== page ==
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Newkirk Community Historical Society Hosts Program
By Tourism Industry Partner
The Newkirk Community Historical Society received an Oklahoma Humanities Council grant to research and highlight the lives of the builders of early day Newkirk. The grant is titled “From Sod to Stone: Master Builders of Newkirk, Oklahoma.” As a part of this grant there are two wonderful displays in the windows of the Newkirk Heritage Center featuring five of these men and their accomplishments. On Sunday October 2, 2011 at the Heritage Center at 2:00 p.m., the Newkirk Community Historical Society will host a storytelling event featuring these five men. The program, a part of the grant, is free, open to the public and refreshments will be served.
It was a hot, dry day September 16, 1893. The country was in a terrible recession. The government had laid the Outlet in 160 acre plots and townsites for the county seat towns. The prairie had been burned to make it easier to find the corner markers for the land.
Every conveyance imaginable was at the line waiting in the heat for the shot that would send them racing for land. Horses stamped impatiently, and the hot wind blew like a furnace into the faces of those who waited.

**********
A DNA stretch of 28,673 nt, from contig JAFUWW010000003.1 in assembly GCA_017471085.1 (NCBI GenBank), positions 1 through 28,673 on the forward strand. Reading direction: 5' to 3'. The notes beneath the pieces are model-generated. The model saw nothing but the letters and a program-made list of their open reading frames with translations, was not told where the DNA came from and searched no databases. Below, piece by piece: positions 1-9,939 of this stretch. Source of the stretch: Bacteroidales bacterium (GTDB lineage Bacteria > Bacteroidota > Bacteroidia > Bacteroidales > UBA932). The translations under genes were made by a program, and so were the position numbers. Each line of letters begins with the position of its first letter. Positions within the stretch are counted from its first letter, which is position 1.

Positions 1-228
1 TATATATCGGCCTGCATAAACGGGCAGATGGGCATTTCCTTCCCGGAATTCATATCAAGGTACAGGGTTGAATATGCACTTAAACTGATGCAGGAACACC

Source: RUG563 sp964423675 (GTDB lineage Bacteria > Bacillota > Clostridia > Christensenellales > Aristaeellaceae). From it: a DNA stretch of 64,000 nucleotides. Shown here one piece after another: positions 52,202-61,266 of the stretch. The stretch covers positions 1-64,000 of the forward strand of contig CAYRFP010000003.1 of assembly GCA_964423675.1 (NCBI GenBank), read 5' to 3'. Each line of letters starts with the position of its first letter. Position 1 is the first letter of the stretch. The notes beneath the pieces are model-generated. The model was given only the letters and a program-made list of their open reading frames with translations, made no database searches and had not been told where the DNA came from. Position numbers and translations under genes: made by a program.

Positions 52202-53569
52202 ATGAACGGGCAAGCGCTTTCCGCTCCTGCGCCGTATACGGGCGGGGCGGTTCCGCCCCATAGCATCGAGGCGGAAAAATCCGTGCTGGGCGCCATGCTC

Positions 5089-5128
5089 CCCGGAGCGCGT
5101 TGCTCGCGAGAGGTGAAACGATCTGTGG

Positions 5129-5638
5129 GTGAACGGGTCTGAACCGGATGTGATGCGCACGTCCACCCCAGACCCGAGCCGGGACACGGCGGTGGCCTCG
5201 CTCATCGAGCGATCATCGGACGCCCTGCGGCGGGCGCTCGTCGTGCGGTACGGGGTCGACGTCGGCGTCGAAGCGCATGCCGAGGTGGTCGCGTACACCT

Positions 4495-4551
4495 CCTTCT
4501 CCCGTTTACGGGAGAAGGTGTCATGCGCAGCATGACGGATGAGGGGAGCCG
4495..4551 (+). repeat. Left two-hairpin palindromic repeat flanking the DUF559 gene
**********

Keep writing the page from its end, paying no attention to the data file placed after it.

People from every walk of life were prepared for a new beginning in this fertile land, and among them were the carpenters, stone masons, architects, and builders who would change this fertile sod into a community filled with magnificent limestone buildings in what would seem like only a heartbeat.
Men by the names of Nehemiah Tubbs, Jesse Feagins, Billy Morgan, Al Todd, Elisha Biggerstaff, John Pierce – they came the same as the others, and they knew the potential of a ripe new land waiting to be settled.
Instantly tents and temporary frame buildings lined the streets so that merchants and shopkeepers could begin trading their wares and selling their services. Laborers and carpenters were busy building, but it was not long before those intent on building permanent monuments in the form of substantial buildings put these master builders to work
Jesse Feagins managed to come into the outlet prior to the opening on September 16, 1893, thus becoming known as a “sooner.” Jesse was only 31 at this time. With his advance entry, he had an opportunity to locate a 160 acres that had a rock quarry located on it. For he well knew the importance of the limestone rock to this area. Although there were four rock quarries north and east of Newkirk, Jesse’s quarry was only a mile north and east of the county seat site of Newkirk. This rock quarry was as good as a gold mine in this prairie land.
Later, Jesse using stone from his quarry built a beautiful limestone house on Main Street.
While Feagins came into the Outlet as a “sooner,” Elisha “Lige” Biggerstaff came in as a stowaway in another man’s covered wagon. At the tender age of 21, he recognized the potential of this new land. Using his mode of transportation, he was able to stake a claim 5 miles east and 3 miles south of Newkirk. He stayed on his claim until 1898 and then moved to town where he took up the trade of carpentry in the booming City of Newkirk. He helped build many of the commercial buildings as well as homes during this time. He had an uncanny eye and when visiting the St. Francis Catholic Church while they were building the altar, he told Father that the altar was not straight. Upon measuring it, they discovered he was absolutely correct.